“For me everything is a matter of energy and I constantly refer to ‘chakras’,” says Renata. “If today this word is better known to mean points where energy channels converge, this term in fact comes from Sanskrit and refers to disc-shaped objects, including the sun.
In the past, in India, these were metal discs, including gold, copper, or iron, materials I like to use. The main chakras are associated with color, and when I observe myself, green, symbol of a beating heart, air and mystery, is the first to appear. So rather unconsciously, I expose this umbilical cord in my work linking the life of Man to the mysteries of the Cosmos.”
Colors are very important to her. As Kandinsky said: “Colors are the keys, the eyes are the hammers and the soul is the piano with its strings.” Forms and colors are not the result of simple associations of arbitrary ideas, but of an interior experience that, in Renata’s abstract paintings, refers to the senses.
She usually works on previously drawn forms to which she adds colors, observing its subjective effect. She allows shapes and colors to interact in their own alchemy. Her intention is not to say that these are scientific or objective observations, but rather that they are totally subjective and purely phenomenological.
As Renata says, “Everything is a matter of transformation.” In Camaleões (Chameleons), she dares to evoke spontaneously “Anima and Animus” referred to by Carl Gustav Jung in his work “The Relations Between the Ego and the Unconscious.”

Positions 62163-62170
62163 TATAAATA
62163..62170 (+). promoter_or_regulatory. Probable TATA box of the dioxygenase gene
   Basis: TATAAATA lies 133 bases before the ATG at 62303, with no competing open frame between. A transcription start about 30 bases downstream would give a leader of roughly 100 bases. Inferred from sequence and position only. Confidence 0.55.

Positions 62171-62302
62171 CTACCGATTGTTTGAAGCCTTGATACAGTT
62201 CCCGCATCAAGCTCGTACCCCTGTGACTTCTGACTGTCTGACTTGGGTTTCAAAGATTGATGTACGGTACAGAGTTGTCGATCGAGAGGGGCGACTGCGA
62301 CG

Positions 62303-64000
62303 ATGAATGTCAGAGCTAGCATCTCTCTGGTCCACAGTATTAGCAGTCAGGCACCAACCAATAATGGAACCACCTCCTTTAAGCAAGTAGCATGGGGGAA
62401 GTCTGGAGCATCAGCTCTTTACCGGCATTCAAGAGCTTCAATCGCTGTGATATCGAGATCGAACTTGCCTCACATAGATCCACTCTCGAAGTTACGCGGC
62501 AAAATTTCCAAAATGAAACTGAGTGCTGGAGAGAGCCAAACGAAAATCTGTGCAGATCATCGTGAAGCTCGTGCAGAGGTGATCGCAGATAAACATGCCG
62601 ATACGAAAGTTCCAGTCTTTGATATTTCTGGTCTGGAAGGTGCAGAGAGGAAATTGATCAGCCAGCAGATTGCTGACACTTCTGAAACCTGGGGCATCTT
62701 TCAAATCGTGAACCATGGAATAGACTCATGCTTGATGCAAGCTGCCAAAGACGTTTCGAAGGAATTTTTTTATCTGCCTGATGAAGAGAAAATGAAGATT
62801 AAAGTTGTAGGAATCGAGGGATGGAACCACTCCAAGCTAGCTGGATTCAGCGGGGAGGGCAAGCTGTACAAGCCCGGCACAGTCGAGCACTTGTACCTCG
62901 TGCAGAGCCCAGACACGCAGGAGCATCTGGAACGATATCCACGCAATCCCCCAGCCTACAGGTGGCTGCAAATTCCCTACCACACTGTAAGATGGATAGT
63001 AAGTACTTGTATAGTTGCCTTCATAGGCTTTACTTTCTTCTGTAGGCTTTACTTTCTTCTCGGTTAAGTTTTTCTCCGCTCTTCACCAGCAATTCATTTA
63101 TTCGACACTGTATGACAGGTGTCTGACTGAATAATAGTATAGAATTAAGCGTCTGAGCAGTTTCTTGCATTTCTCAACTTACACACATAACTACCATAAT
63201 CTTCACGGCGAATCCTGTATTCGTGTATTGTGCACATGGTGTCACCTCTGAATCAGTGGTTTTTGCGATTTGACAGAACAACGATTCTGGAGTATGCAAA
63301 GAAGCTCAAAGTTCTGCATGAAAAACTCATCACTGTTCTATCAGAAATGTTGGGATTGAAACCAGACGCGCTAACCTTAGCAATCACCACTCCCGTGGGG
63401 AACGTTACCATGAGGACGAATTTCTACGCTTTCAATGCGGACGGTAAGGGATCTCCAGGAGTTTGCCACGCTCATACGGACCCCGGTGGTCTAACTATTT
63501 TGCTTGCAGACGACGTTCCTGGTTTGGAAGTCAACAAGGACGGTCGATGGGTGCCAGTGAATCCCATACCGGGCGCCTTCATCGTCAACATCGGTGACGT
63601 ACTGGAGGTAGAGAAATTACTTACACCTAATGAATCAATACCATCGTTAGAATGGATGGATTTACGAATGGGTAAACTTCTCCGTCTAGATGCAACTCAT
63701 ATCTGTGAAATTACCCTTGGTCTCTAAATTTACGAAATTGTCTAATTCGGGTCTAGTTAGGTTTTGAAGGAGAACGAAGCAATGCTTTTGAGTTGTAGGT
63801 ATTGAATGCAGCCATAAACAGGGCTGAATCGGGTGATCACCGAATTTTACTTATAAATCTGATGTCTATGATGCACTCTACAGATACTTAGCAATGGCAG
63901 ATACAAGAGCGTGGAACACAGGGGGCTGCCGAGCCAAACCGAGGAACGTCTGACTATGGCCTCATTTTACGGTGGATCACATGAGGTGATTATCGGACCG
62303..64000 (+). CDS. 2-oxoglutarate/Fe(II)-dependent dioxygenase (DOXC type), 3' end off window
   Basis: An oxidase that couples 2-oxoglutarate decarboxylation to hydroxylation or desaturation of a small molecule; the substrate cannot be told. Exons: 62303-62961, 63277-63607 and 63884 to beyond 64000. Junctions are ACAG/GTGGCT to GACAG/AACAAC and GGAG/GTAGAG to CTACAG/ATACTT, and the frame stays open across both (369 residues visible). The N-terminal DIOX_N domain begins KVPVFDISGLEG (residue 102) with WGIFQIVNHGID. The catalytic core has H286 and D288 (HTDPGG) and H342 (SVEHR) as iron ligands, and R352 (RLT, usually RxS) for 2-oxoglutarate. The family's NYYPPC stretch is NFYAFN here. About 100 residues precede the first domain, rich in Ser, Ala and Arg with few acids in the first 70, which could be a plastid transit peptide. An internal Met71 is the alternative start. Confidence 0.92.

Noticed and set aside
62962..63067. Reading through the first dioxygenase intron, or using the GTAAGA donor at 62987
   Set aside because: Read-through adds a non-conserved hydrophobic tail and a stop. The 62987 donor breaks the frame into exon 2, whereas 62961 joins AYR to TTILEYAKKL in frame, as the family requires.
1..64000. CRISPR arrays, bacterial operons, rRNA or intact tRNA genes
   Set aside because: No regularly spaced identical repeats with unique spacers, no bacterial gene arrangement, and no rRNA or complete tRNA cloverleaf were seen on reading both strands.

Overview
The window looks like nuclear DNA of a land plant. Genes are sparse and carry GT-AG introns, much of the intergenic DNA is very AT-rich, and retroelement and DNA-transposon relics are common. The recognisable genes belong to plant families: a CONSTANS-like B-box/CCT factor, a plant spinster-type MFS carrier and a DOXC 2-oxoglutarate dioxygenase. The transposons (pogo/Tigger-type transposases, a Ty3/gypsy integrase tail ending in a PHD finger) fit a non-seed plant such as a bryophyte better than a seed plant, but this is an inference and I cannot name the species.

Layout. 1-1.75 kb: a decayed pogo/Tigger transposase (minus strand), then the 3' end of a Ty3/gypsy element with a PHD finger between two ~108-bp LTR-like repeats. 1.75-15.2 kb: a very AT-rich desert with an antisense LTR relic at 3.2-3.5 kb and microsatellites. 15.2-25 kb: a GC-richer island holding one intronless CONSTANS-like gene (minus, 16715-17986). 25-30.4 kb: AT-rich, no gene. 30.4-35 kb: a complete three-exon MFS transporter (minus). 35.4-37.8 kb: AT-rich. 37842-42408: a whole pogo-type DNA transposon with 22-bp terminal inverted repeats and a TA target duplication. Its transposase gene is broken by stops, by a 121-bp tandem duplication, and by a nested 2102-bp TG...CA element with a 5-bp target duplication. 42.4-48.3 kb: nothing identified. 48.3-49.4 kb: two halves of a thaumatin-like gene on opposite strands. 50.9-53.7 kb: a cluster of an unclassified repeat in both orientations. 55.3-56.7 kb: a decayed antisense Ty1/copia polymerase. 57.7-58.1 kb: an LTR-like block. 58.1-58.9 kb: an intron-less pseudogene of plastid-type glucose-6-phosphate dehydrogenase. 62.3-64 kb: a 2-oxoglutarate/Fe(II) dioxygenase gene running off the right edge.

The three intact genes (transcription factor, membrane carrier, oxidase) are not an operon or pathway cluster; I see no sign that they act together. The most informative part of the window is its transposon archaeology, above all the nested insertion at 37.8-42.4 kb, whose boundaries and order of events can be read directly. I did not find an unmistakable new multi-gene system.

As an artist and as a woman, she speaks of her masculine side and of her pleasure when she has to come face to face with the physical demands of a sculptor’s work, even if her work, well rounded lathed woodwork highlighted by rings of painted color, is frankly feminine.
Underlying Renata’s works, however, are the transformations she likes to talk about, the connections between the Earth of Mankind and the Infinity of the Universe, wherein lie all the fundamental questions that we ask ourselves.
In a vast process of apparent disenchantment with a world where humanity is no longer at the center, nor the end, and not even a privileged species at the top of the evolutionary tree, what relations can we expect between Nature and Humanity?
Are we facing an absurd Universe, as Sartre’s existentialism proclaims, or is it perhaps necessary to wait for the end of a crisis of cosmic mutation that will give rise to a new and positive relationship between the Universe and Humanity?
And what if the end of our human illusions, so excessive, helps to reunite us with reality and establish an enriching relationship with nature and the immensity of the Cosmos?
For the first time and hopefully for many more we will be presented by her work in progress starting with the opening of two exhibitions in Rio de Janeiro called “The Path of the Planets”. The very first will take place at Hotel Santa Teresa Gallery M – August 17 to October 16, 2017, followed by Parque das Ruínas – September 2 to 25, 2017.
Marc Pottier is a French art curator. A former auctioneer and French cultural attaché in Brazil and Portugal, he has overseen art exhibitions around the world for over 20 years and helped develop The Garden of Light, an artist’s park in Jordan.